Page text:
The command to observe the Sabbath is the fourth among The Ten Commandments, found in Exodus 31:15. At a recent Leadership Conference, I was challenged to consider the importance of this day set aside by God.

Observe the Sabbath day by keeping it holy, as the Lord your God has commanded you. Six days you shall labor and do all your work, but the seventh day is a Sabbath to the Lord your God. On it you shall not do any work, neither you, nor your son or daughter, nor your male or female servant, nor your ox, your donkey or any of your animals, nor any foreigner residing in your towns, so that your male and female servants may rest, as you do. (Deut. 5:6-21)

This is a commandment with by far the most instruction but, even within Christian circles, it seems to be dismissed as optional by our busy society.

The word “Sabbath” simply means “rest.” <<Click to Tweet

In our overscheduled, workaholic culture, taking time to rest seems counter-productive. But in reality, the opposite is true. Not taking a break from the hustle and bustle of life can actually reduce our ability to be creative and diminish the quality of our productivity, not to mention make us grumpy.

As Pete Scazzaro, the conference leader, said, “BEING with God precedes DOING for God.” The purpose of Sabbath is to rest and BE with God. 

Jesus said “The Sabbath was made for people, not people for the Sabbath.” (Mk. 2:27). With this He essentially pointed out the difference between the legalism of the Pharisees and the sacred rhythm of life that God prefers for us. Biblical Sabbath-keeping is not about rules, but is an opportunity to step aside from the rip-tide currents of activity for a weekly mini-vacation.

Sabbath sounds pretty tempting, doesn’t it? Why not give it a try. <<Click to Tweet

Here are Four Core Elements of a Biblical Sabbath:

1. STOP – Stop the things that constitute regular work. Stop so you can do something you enjoy, that refreshes you.

2. REST – Exhale. Trust that God will keep your world spinning. Prioritze self-care. Self-care isn’t selfishness. It’s taking care to rejuvenate and recharge, which benefits both you and those around you. Only then can you be fully effective in your work, activities, and in your relationships.

3. DELIGHT – Delighting is intrinsically a part of Sabbath. No delighting = no Sabbath. Take the day to connect with God and delight in Him. Jesus was for Sabbath, but against the legalistic requirements imposed by men to observe it. If you do nothing one day a week just for the sake of checking it off your to do (or don’t) list, and you don’t intentionally delight in God, then Sabbath has lost its meaning. So you won’t reap the full benefits intended.

4. CONTEMPLATE – Take time to reflect on the love of God. Slow down to practice gratitude. Seize the opportunity to see the invisible in the visible.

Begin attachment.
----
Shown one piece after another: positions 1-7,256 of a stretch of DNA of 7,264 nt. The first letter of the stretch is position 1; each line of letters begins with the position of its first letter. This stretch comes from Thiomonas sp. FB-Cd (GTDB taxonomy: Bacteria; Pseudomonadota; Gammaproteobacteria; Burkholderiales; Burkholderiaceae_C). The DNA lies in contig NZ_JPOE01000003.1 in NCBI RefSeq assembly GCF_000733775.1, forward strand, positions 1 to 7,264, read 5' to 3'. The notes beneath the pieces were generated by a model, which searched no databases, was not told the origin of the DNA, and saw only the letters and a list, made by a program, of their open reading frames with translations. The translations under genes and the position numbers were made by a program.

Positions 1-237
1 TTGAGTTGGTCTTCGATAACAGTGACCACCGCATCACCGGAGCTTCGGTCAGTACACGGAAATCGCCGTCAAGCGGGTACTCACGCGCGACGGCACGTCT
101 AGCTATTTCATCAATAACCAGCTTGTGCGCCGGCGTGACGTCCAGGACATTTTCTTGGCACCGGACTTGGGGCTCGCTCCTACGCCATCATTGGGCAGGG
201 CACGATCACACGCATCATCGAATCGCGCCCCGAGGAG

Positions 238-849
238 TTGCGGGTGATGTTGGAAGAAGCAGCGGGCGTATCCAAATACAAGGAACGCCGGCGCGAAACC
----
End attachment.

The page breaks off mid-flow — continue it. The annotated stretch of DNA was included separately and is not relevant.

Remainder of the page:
The Sabbath isn’t just for Sunday. Friends of mine who faithfully observe the Sabbath do so on Fridays because of their work schedule. If needed, they work late into the wee hours on Thursday finishing up household tasks. Then Friday is spent resting, reading, eating, playing games, or doing other enjoyable activities. These friends have as many demands on them as any family I know, but their intentional Sabbath observance is the highlight of their week.

Here Are a Few Important Sabbath Reminders:

  • We “GET” to keep Sabbath, not we “HAVE” to keep Sabbath. It is a privilege offered to God’s people.
  • Legalism/Perfectionism kills Sabbath-keeping. It’s a day of FREEDOM. When God included it as part of the Ten Commandments, He specified Remember that you were slaves in Egypt ... (Deut. 5:15) One of the speakers at the Leadership Conference said, “There’s a Pharaoh inside all of us urging us to work.”
  • Start somewhere. A little bit of progress makes a big difference. If, in the beginning, it’s too difficult to set aside an entire day, you can start with a half day or even a few hours every week.

Our Father in Heaven created us. He knows what our bodies and souls need to thrive. Over and over in scripture God confirms that rest is one of those needs. I know it may be difficult, but I encourage all of us to trust Him and honor His plan by taking time to observe the Sabbath. 

Check out these resources on Sabbath-keeping:

Sabbath Keeping: Finding Freedom in the Rhythms of Rest by Lynne Baab

Sabbath: Finding Rest, Renewal, and Delight in our Busy Lives by Wayne Muller

Emotionally Healthy Spirituality by Peter Scazzaro

And here’s another Circles of Faith article on Discovering the Many Benefits of Rest by Sharon Gamble


Susan Panzica is a Jewish Jersey girl who loves Jesus, her family, the ocean, and mangos. Her passion is to bring an eternal perspective to earthly matters through writing, speaking, teaching, and coffee dates. A quasi-emptynester who works with her chiropractor husband, she thoroughly enjoys when her college age children are home, with or without all their friends. Susan is a speaker, women and children’s Bible teacher, and writer of the devotional blog Eternity Café.

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photo credit: angelsánchez ph via photopin cc

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